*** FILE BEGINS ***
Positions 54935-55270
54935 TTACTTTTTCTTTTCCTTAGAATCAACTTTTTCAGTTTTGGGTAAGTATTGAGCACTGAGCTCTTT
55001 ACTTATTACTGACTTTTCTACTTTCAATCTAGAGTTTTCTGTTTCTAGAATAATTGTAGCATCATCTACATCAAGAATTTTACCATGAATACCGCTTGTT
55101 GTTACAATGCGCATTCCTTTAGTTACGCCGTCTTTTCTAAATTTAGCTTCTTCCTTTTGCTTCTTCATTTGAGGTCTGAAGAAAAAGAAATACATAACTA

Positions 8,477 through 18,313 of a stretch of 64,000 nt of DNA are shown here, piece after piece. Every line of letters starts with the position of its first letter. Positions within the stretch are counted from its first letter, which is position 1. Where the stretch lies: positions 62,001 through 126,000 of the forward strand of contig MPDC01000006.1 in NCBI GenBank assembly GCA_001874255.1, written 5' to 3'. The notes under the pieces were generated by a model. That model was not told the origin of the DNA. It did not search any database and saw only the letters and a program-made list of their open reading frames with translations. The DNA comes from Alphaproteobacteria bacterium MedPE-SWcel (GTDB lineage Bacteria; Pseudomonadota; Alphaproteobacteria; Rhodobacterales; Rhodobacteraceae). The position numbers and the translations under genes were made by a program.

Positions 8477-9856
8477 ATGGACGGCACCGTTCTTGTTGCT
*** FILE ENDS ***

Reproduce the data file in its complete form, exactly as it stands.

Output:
Positions 54935-55270
54935 TTACTTTTTCTTTTCCTTAGAATCAACTTTTTCAGTTTTGGGTAAGTATTGAGCACTGAGCTCTTT
55001 ACTTATTACTGACTTTTCTACTTTCAATCTAGAGTTTTCTGTTTCTAGAATAATTGTAGCATCATCTACATCAAGAATTTTACCATGAATACCGCTTGTT
55101 GTTACAATGCGCATTCCTTTAGTTACGCCGTCTTTTCTAAATTTAGCTTCTTCCTTTTGCTTCTTCATTTGAGGTCTGAAGAAAAAGAAATACATAACTA

Positions 8,477 through 18,313 of a stretch of 64,000 nt of DNA are shown here, piece after piece. Every line of letters starts with the position of its first letter. Positions within the stretch are counted from its first letter, which is position 1. Where the stretch lies: positions 62,001 through 126,000 of the forward strand of contig MPDC01000006.1 in NCBI GenBank assembly GCA_001874255.1, written 5' to 3'. The notes under the pieces were generated by a model. That model was not told the origin of the DNA. It did not search any database and saw only the letters and a program-made list of their open reading frames with translations. The DNA comes from Alphaproteobacteria bacterium MedPE-SWcel (GTDB lineage Bacteria; Pseudomonadota; Alphaproteobacteria; Rhodobacterales; Rhodobacteraceae). The position numbers and the translations under genes were made by a program.

Positions 8477-9856
8477 ATGGACGGCACCGTTCTTGTTGCT